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I-123 Diagnostic Thyroid Tumor Whole-Body Scanning with Imaging at 6, 24, and 48 Hours

GERARD, STEPHEN K., M.D., Ph.D.*†; CAVALIERI, RALPH R., M.D.*†‡

Original Articles
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Purpose  The use of I-123 in lieu of I-131 for diagnostic whole-body thyroid tumor scanning (DxRaI) in patients with differentiated thyroid cancer obviates the risk for stunning and affords significantly improved image quality. Because of the shorter half-life (13 hours) of I-123, images have been acquired primarily 6 or 24 hours after injection, potentially decreasing the sensitivity for detecting weakly avid thyroid tumor or remnant.

Materials and Methods  The authors evaluated the use of 111 to 185 MBq (3 to 5 mCi) I-123 for DxRaI under withdrawal conditions, imaging at 6, 24, and, in most cases, 48 hours. DxRaI with I-123 was compared in 13 evaluations performed in 10 patients, with post–I-131 treatment scans acquired early (2 to 3 days) and late (7 to 10 days) in all cases but one.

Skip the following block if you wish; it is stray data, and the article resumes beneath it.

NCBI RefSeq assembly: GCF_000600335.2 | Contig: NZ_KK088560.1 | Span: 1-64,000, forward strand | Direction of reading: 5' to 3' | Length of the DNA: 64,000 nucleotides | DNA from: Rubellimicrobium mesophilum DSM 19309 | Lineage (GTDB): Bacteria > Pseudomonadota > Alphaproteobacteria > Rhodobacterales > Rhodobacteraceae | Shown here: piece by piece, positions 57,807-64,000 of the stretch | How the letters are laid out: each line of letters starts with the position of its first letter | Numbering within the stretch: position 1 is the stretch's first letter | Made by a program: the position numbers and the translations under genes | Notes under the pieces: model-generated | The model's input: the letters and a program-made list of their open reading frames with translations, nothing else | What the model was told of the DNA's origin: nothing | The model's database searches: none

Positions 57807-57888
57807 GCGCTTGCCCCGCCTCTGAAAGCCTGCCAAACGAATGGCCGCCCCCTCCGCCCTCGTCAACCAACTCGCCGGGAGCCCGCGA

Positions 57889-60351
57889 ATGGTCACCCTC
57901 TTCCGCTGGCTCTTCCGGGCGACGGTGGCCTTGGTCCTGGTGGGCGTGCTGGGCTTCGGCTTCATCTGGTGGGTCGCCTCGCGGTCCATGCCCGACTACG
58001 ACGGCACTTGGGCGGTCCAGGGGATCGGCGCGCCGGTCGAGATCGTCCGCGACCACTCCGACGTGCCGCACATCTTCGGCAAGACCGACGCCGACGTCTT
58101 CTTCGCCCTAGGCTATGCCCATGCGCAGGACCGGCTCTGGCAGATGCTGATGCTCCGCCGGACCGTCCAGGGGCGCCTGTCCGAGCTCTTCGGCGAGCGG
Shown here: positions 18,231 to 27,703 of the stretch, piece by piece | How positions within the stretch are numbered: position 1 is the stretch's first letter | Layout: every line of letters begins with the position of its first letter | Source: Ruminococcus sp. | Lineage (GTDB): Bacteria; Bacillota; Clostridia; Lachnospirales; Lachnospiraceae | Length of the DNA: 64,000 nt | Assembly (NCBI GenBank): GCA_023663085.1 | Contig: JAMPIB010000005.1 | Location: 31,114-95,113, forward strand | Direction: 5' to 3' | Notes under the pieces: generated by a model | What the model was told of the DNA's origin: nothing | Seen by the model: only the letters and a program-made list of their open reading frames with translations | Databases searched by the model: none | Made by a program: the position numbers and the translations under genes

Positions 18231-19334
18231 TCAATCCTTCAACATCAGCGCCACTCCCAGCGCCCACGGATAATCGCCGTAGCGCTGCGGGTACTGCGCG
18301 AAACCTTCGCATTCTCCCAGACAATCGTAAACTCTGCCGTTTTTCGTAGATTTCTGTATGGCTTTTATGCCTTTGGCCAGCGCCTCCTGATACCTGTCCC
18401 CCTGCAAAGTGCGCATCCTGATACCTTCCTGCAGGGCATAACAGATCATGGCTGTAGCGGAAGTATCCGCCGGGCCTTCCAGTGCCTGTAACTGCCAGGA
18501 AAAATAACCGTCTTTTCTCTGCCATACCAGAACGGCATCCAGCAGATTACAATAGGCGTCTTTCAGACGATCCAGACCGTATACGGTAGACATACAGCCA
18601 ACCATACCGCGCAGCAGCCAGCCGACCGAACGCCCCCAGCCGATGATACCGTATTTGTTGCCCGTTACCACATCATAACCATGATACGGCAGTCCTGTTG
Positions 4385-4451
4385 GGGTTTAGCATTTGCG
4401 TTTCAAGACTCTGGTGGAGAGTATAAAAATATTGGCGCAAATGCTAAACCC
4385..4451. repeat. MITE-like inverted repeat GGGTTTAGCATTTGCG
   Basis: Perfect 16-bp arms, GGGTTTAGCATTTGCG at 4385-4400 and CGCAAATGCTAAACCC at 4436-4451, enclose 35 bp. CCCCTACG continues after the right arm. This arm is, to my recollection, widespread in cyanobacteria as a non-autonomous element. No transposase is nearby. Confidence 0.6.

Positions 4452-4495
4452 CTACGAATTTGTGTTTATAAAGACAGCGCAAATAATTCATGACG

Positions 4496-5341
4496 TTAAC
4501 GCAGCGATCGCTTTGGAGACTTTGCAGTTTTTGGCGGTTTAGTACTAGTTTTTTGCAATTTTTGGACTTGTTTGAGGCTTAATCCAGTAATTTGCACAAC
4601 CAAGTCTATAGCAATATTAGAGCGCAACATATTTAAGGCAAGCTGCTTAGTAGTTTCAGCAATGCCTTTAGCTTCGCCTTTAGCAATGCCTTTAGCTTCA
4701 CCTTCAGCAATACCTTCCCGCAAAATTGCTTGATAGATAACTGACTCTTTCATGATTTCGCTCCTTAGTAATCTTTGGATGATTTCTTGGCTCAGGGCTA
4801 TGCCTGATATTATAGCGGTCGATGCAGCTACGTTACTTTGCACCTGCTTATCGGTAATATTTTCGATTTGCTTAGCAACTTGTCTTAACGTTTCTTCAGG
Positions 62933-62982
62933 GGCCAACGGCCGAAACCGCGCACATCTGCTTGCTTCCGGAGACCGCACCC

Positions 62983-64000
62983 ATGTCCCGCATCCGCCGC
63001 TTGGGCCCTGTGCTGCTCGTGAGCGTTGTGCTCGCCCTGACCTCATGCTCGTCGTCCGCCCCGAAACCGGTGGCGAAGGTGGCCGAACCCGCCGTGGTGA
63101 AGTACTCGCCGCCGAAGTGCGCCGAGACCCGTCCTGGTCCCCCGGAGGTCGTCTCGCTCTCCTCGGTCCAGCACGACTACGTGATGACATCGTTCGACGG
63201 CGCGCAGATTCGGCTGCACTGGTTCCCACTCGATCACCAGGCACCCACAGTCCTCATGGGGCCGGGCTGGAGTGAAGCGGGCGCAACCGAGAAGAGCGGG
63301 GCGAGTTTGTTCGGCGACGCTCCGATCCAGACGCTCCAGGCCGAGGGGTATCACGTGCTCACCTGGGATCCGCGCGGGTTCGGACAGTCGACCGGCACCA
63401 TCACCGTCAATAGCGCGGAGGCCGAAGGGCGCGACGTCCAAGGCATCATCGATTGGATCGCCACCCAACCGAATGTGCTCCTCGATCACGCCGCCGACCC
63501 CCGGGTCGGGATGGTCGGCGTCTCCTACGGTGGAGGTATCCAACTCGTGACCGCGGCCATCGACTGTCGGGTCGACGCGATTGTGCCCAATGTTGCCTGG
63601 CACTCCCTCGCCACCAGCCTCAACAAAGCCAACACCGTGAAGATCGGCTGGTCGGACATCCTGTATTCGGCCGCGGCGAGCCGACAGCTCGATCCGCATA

Results  Of 37 sites of tumor or remnant identified in post-treatment scans, 26 were found in the DxRaI I-123 scan (sensitivity, 70%). Of the 11 sites missed by I-123, 7 were seen only in the late post-treatment scans. Therefore, the sensitivity of I-123 imaging compared with the early post–I-131 treatment scans was 26 of 30, or 86.7%. In 10 cases, 48-hour I-123 imaging was attempted, yielding images of acceptable quality in eight of them. Lesion identification was improved on the 48-hour images; in one case, this allowed the identification of a site of tumor recurrence that was confirmed positive on the I-131 post-treatment scan.

Conclusions  I-123 doses of 111 to 185 MBq for DxRaI provide acceptable levels of sensitivity overall and may permit 48-hour imaging for improved detection of weakly avid tumor or remnant without any risk for “stunning.”

From the Nuclear Medicine Section,* San Francisco VA Medical Center,

and Departments of Radiology† and Medicine,‡ University of California, San Francisco, San Francisco, California

Received for publication July 19, 2001.

Accepted August 22, 2001.

Reprint requests: Stephen Gerard, Nuclear Medicine (115), San Francisco VA Medical Center, 4150 Clement Street, San Francisco, California 94121. E-mail: stephen.gerard@med.va.gov

© 2002 Lippincott Williams & Wilkins, Inc.